EPA impressed by Dover’s Berry Brook restoration
Full article can be found here: http://www.fosters.com/news/20180718/epa-impressed-by-dovers-berry-brook-restoration
DOVER — The innovative work by the City of Dover and the UNH Stormwater Center to improve the water quality of Berry Brook received accolades from the newly appointed New England EPA administrator during a recent tour.
The city and the University of New Hampshire Stormwater Center, with financial assistance from the Dept. of Environmental Services, have completed numerous projects since developing an action plan a decade ago to improve the brook’s health.
Alexandra Dunn, the EPA regional administrator appointed last November, toured the brook and stormwater treatment innovations that are being perfected by Dover and UNH.
“This is incredible,” said Dunn as she toured the 1,100 feet of Berry Brook that was formerly underground in the area from Central Avenue to Roosevelt Avenue, near the historic Dover Water Works building.
For decades, the section of the brook where Dunn stood ran underground in culverts, and the area was used as a storage area for the Public Works Department. Now the brook runs above ground, wildlife is returning, and the dense urban neighborhood, located just a short distance away, feels farther away than it is.
Berry Brook, just under a mile in length runs from the area of Glennwood and Central Avenue south to the Cocheco River. The brook collects water from about 185 acres that surround the brook, according to the University of New Hampshire Stormwater Center.
Most of the watershed is in populated neighborhoods, and for years runoff from the watershed, like excess lawn fertilizer, dog feces, and smog-related pollution, heavy metals and oil from automobiles, and road salt has flowed right into the brook during rain events, according to the Stormwater Center. The primary goal of the restoration efforts is to reduce the amount of stormwater flowing into the waterway during heavy rains.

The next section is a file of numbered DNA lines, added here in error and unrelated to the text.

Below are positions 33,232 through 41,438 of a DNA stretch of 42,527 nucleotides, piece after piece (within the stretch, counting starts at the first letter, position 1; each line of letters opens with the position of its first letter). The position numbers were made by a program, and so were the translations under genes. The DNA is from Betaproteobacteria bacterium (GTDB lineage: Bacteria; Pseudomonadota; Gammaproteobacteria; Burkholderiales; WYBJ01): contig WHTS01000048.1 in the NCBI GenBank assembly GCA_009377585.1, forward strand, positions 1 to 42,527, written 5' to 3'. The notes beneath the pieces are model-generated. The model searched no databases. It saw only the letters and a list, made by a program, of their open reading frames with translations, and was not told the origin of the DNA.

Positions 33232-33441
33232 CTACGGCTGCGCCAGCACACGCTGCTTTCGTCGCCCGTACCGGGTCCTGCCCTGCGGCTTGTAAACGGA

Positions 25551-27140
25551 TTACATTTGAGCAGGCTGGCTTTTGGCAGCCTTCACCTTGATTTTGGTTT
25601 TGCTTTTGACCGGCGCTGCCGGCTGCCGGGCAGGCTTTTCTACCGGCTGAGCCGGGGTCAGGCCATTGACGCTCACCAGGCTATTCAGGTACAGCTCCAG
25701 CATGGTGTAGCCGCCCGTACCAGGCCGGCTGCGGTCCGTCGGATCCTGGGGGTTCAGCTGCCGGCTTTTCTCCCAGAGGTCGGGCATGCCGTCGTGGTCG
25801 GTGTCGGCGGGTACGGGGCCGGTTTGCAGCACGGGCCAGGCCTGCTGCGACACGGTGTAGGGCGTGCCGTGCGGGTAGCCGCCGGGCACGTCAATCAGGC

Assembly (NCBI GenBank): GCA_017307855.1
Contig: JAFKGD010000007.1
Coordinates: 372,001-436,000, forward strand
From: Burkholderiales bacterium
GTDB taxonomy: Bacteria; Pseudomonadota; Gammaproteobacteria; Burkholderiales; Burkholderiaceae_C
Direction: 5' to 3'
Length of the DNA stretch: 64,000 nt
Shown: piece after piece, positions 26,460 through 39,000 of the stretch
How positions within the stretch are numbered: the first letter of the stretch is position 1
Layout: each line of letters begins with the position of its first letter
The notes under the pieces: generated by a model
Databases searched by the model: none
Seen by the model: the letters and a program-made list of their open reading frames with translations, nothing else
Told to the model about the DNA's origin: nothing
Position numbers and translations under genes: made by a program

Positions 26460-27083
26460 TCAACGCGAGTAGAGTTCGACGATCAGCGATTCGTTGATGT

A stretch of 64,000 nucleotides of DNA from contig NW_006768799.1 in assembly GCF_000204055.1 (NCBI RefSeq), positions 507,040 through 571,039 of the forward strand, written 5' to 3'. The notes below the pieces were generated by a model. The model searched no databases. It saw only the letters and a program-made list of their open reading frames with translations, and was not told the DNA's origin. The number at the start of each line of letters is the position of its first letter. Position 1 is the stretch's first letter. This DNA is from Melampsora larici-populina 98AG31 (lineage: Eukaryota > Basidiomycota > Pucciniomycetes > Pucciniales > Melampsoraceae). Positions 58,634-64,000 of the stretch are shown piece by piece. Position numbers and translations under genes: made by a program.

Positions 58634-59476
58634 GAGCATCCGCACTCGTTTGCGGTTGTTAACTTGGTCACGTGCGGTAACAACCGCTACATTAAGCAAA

The tour also highlighted the ways engineers for UNH Stormwater worked with the city to design and implement projects that allowed the collection and treatment of stormwater runoff before it enters Berry Brook, which flows into the Cocheco River, which flows into Great Bay.
But Community Services Deputy Director Bill Boulanger refused to get on board. “I’m not building it if I can’t maintain it,” he said on the tour. The maintenance budget is tight as it is, he said, and he worried about creating projects that had high maintenance costs. Because porous pavement works like a filter, it would have to be intensively cleaned on a regular basis so that sediment wouldn’t clog the pavement where the water drains through it, Boulanger said. Instead, they engineered catch basins to collect stormwater, where the water is treated similar to the porous pavement, but in localized spots that are easy for city crews to maintain.
Dr. James Houle, program director for the Stormwater Center at the University of New Hampshire, said the project had been a learning experience for the center’s engineers as well. Often, engineers think they know what’s best, Houle said. But they don’t always adequately value the experience of the people that implement and maintain the projects like Boulanger.
The city has also built retention ponds, rain gardens and other elements to intercept the runoff and have significantly improved the water quality of the brook, Houle said.
Dunn said the work is “totally visionary.”
Dover City Manager Mike Joyal told the City Council ahead of the visit that the tour also allowed city officials to highlight the community’s active involvement in reducing the number of contaminants that can flow into Great Bay. “We have been putting our money where our mouth is,” Joyal said.